Potassium is a mineral found in many foods that aids your body in balancing fluids. It works in conjunction with sodium. Potassium is also responsible for proper muscle contraction and the muscles' resting phase after physical exertion. Levels of this mineral should be kept steady and not drop too low or go too high. Extreme highs or lows of potassium levels can be fatal. Watching your diet carefully is important. Most of our potassium intake comes from our diet and is found in fruits and vegetables. Additives and foods can block our body's absorption of potassium.
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Potassium works with the sodium in your body to keep water retention to a minimum and to keep your body well hydrated. According to the George Mateljan Foundation, most potassium in your body is stored inside your cells while most of the sodium in your body is stored in the fluid that surrounds your cells. Too much sodium can block potassium absorption and raise fluid levels, causing swelling of the body. Salt is the main form of sodium taken in on a daily basis by many people. Canned processed vegetables and fruits also contain high amounts of sodium and should be kept at a minimum or avoided all together. Snack foods, such as chips and cookies, contain loads of sodium and should only be consumed in moderation. Get into the habit of reading labels when grocery shopping to help you determine if the convenience of canned processed foods are worth the risk.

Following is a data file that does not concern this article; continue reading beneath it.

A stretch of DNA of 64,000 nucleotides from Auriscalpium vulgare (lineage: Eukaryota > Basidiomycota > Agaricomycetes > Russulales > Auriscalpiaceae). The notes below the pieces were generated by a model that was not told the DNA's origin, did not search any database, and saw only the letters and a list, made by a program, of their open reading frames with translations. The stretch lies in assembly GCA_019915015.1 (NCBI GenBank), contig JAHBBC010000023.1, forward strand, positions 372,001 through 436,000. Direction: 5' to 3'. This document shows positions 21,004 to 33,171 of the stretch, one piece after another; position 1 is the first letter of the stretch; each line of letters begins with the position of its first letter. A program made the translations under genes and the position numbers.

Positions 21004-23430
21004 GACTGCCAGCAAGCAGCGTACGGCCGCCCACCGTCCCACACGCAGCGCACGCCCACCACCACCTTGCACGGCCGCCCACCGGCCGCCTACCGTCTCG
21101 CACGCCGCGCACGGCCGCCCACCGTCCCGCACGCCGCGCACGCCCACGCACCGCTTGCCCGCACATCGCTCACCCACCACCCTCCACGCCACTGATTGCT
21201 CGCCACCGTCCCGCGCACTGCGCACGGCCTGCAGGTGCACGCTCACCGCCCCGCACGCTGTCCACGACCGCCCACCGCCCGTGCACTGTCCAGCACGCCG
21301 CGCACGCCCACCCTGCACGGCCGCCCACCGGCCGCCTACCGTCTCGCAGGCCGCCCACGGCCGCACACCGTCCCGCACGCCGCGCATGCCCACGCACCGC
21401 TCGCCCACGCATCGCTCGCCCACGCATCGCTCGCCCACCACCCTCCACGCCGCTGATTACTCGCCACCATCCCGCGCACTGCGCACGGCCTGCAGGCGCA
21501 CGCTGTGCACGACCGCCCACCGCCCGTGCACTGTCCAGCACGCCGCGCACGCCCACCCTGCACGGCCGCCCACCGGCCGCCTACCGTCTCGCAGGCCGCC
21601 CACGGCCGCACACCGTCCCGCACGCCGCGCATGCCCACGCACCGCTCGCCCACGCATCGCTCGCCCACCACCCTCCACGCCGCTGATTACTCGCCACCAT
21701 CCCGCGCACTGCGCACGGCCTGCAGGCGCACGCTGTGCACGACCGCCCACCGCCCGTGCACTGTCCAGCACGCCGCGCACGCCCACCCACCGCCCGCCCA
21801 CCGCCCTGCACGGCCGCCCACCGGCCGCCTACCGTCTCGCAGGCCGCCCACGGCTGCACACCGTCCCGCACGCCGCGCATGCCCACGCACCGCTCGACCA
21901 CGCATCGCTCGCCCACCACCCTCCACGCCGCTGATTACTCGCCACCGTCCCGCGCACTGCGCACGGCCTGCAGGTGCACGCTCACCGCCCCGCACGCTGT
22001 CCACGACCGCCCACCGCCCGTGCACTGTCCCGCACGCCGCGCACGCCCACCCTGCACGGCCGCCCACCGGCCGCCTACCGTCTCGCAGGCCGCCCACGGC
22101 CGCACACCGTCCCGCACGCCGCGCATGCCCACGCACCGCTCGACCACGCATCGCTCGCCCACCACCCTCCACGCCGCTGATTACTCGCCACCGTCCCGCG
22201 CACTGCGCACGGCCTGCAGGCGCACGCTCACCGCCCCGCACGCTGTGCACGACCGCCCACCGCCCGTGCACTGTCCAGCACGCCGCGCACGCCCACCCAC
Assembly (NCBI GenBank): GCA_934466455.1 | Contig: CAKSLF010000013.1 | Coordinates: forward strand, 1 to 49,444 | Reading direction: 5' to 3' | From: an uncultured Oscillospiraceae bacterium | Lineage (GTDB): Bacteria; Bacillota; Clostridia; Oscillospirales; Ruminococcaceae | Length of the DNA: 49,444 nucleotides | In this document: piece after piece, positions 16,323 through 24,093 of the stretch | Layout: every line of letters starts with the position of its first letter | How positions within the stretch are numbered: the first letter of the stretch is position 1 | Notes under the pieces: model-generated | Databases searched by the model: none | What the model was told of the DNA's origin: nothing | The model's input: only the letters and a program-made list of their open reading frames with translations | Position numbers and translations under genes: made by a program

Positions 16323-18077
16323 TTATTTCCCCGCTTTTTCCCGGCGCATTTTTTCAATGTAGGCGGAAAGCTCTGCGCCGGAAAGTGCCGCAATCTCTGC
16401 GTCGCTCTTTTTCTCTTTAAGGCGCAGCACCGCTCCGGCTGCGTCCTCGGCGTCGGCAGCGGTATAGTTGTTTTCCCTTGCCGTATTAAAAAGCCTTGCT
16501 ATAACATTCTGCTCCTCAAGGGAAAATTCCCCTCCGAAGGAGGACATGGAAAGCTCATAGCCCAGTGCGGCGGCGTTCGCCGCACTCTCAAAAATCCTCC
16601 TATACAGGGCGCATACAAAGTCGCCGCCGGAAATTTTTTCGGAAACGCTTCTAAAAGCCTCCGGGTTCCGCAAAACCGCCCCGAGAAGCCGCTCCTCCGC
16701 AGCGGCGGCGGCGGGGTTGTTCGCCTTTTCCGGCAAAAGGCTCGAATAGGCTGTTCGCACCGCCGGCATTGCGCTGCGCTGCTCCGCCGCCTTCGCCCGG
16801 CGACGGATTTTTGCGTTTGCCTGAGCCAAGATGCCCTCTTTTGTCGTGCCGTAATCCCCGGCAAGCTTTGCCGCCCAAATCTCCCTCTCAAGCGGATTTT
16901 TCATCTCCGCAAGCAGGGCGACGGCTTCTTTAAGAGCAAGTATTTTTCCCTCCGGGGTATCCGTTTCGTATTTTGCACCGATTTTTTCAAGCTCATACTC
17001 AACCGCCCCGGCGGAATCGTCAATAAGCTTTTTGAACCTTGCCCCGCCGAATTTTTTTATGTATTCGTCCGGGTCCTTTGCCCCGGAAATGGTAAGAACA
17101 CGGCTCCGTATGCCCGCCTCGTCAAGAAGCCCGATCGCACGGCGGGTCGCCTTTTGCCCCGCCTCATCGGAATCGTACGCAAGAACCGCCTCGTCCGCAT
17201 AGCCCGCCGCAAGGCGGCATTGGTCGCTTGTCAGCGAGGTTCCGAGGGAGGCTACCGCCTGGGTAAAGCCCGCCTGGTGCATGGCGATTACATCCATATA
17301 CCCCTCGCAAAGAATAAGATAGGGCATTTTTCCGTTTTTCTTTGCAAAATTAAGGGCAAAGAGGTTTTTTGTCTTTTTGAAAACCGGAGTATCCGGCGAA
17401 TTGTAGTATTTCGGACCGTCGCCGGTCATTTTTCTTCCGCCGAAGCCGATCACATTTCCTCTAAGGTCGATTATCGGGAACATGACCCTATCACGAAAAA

Caffeine can be found in teas, colas, coffee and candy. Consuming these items in large quantities can cause your potassium levels to drop. Caffeine inhibits absorption of potassium by "clogging" the kidneys and liver. Your liver is responsible for releasing potassium into your bloodstream after it has filtered it. Your liver can be seen as a large filter that strains bad bacteria from the good minerals that your body needs. Bad bacteria goes to waste; good minerals get distributed equally. If you take in large amounts of caffeine, you are clogging the filter. The good minerals cannot get through, causing deficiencies.
Drinking alcohol in excess thins your blood and causes dilution of the potassium in your bloodstream. Alcohol also dehydrates the body and blocks absorption of potassium. Again, you must consider the liver because alcohol has direct effects on this organ. Excessive drinking can cause strain on the liver increasing the risk for disease, such as cirrhosis of the liver. When strain is put on your liver, its function slows tremendously. Your body will not get steady amounts of the minerals it needs to survive. Slowing the liver can also cause immune system sluggishness, which can cause sickness, further harming potassium levels in the bloodstream.